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Tutor profile: Curtis L.

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Curtis L.
Teacher and tutor for over 5 years
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Questions

Subject: Writing

TutorMe
Question:

What steps should you take before writing a college essay?

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Curtis L.
Answer:

The first step is to read and fully comprehend the essay prompt and, if applicable, the grading rubric. When writing a college essay, you always want to ensure that you are answering EVERY question in the essay prompt. Avoid writing about something that is interesting to you but irrelevant to the prompt. Understand how you will be graded and what you need to write about BEFORE writing anything. If you have questions, always reach out to the professor as soon as possible. The second step is to outline, outline, outline! Many students make the mistake of writing without a plan and end up getting stuck. Instead, after you understand the essay prompt, create an outline for how you will compose the essay. For example, if the prompt asks you to describe a challenging life experience, how you handled it, and what you learned from it, you know that your essay will have three main parts: (1) Describing the challenging experience, (2) Explaining how you dealt with the challenging experience, and (3) Explaining what you learned from the experience. (1) logically precedes (2) which naturally leads into (3). This is an important step in the outlining process: organize the essay so that each part naturally and logically flows into the other. Avoid skipping and jumping around in time; that will only confuse your reader. By outlining first, you ensure the flow of your essay is smooth and natural and meets all of the points in the essay and grading rubric. The final step is to flesh out the outline. Just because you have a beautiful outline doesn't mean you are ready to write. Simply jumping in and trying to describe that challenging life experience may lead you to write and write and write, and before you know it, you have way too much! Instead, you need to think about each section of your outline and figure out which details are most important and absolutely necessary. Any other details can be safely left out. You may say that this final step is the brainstorming step. Think about the essential details, write short sentences or phrases in each section of your outline indicating those essential details, and do this until your outline is fleshed out. Make sure you are also logically ordering those essential details so that the information within your sections flows smoothly. Once the above steps are complete, you are ready to write! Following these steps, you will find that you have a lot more confidence and direction in your writing, which will make composing those college papers that much easier!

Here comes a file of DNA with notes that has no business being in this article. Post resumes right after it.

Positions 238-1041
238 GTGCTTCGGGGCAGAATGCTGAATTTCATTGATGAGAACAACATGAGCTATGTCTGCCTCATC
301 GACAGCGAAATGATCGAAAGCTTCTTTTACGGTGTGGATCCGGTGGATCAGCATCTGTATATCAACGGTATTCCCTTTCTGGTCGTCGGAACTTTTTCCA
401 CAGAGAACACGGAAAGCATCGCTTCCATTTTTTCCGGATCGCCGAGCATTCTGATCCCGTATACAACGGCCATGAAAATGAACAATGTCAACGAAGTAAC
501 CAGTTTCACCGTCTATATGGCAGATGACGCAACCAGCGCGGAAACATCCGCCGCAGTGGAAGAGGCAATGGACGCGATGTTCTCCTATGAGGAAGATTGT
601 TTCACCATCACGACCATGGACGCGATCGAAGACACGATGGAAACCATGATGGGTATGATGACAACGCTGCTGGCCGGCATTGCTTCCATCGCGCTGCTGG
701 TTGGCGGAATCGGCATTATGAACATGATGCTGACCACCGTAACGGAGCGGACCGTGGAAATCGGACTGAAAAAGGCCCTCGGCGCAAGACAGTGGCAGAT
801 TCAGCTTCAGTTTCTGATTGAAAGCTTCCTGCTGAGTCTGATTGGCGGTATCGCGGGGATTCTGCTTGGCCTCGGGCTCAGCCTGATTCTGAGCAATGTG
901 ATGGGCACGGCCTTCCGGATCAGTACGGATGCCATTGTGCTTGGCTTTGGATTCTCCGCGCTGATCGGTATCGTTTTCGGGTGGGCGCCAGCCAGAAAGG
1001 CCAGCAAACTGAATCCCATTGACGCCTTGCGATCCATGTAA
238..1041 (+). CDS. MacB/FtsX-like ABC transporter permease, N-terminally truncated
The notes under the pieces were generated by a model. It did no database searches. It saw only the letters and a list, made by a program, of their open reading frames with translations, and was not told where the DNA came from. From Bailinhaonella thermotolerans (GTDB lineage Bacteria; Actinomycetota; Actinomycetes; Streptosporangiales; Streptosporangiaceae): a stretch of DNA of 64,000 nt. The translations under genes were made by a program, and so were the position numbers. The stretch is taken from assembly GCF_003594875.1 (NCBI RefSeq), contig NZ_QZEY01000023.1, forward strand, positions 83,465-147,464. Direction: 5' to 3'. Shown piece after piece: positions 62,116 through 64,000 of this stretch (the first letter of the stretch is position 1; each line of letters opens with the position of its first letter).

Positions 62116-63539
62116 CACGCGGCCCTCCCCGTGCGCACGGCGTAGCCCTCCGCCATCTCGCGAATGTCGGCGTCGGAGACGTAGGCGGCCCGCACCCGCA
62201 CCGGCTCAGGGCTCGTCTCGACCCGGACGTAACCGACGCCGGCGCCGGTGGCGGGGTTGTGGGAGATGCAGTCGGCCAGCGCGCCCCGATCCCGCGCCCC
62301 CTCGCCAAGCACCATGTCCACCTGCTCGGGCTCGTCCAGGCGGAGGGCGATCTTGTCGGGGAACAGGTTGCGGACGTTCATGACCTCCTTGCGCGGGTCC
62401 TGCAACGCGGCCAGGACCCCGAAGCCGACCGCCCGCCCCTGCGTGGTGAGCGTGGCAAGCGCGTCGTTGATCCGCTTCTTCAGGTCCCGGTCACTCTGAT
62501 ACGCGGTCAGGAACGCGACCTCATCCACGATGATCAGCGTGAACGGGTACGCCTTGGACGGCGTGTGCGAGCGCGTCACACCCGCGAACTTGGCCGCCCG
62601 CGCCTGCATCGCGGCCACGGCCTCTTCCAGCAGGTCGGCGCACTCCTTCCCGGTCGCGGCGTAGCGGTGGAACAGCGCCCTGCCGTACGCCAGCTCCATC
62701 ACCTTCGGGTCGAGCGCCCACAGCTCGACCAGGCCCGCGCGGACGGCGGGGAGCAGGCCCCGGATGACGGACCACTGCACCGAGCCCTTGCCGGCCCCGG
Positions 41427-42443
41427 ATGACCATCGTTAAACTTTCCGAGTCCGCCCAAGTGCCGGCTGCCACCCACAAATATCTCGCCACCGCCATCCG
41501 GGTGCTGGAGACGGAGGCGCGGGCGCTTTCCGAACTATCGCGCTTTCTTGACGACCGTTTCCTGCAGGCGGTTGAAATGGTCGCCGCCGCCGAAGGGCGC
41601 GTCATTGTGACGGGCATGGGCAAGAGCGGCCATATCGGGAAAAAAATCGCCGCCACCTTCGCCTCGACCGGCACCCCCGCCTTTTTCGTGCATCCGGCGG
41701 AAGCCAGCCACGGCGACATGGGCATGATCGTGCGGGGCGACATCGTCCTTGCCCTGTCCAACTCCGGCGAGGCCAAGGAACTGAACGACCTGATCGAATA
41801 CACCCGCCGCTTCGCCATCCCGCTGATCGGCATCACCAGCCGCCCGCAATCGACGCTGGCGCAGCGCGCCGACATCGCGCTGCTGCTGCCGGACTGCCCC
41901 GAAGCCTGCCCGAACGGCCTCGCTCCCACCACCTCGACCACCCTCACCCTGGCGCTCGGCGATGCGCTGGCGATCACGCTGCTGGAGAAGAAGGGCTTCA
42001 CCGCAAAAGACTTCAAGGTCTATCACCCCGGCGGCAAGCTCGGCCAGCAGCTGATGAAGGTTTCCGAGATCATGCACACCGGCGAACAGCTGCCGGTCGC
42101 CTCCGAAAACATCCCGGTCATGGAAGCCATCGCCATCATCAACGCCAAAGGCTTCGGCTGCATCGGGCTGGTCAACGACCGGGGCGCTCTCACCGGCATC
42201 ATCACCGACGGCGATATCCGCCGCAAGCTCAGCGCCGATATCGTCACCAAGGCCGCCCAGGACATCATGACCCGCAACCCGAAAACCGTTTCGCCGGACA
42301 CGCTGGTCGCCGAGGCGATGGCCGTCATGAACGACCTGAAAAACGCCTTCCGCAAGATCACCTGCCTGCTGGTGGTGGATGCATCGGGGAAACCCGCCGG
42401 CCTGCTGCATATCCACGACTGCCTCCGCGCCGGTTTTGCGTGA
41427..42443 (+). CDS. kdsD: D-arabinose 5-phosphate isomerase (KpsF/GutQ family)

Subject: Philosophy

TutorMe
Question:

What are the main pros and cons of utilitarianism?

Inactive
Curtis L.
Answer:

There are several obvious pros to utilitarian ethics. The first is that one is always striving to maximize happiness over pain, so that in determining if something is right or wrong, one is always thinking about subjects' happiness; therefore, happiness is theoretically being maximized with every decision, which is an obvious good. The second benefit is that calculations may be done efficiently and effectively. If Policy A benefits 100 people and Policy B benefits a 1,000, Policy B is the obvious choice, since it maximizes happiness. The final benefit of utilitarianism is that it is easy to understand, so most members of society can be on the same page when deciding if something is right or wrong, allowing society to run efficiently. However, there are several powerful cons to utilitarianism. The first is that utilitarianism may lead to a "majority rule" situation, where the happiness of the majority always trumps the suffering of the minority. This leads to another serious drawback, which is that sometimes suffering may be so great that it cannot be justified by a gain in overall happiness. For example, if 100 people had to be tortured every day in order for a million people to be happy, then utilitarianism would claim that this situation is moral. However, many members of society would be unable to accept such conditions as moral, regardless of happiness maximized. Ultimately, utilitarianism is a powerful and popular moral theory in need of constant evaluation and consideration.

Subject: Literature

TutorMe
Question:

What is "narrative distance" in fiction?

Inactive
Curtis L.
Answer:

Narrative distance is the idea that a story's narrator is telling the story from a certain mental and temporal distance. For example, if narrative distance is "close," the narrator may be telling a story that has recently happened and may not have the proper mental distance to reflect and explain all aspects of the story (first-person present tense stories are good examples). Close narrative distance generally has a more informal, everyday style, like The Catcher in the Rye or The Hunger Games. If narrative distance is "far," the narrator has had a lot of time to reflect upon the story's events and gain a certain mental distance from the story; the style may be more formal and the insights more profound, like in Where the Red Fern Grows or The Great Gatsby. Being aware of narrative distance will help you better understand why some narrators are careful, reflective, and honest while others are roundabout and seem to be hiding something.

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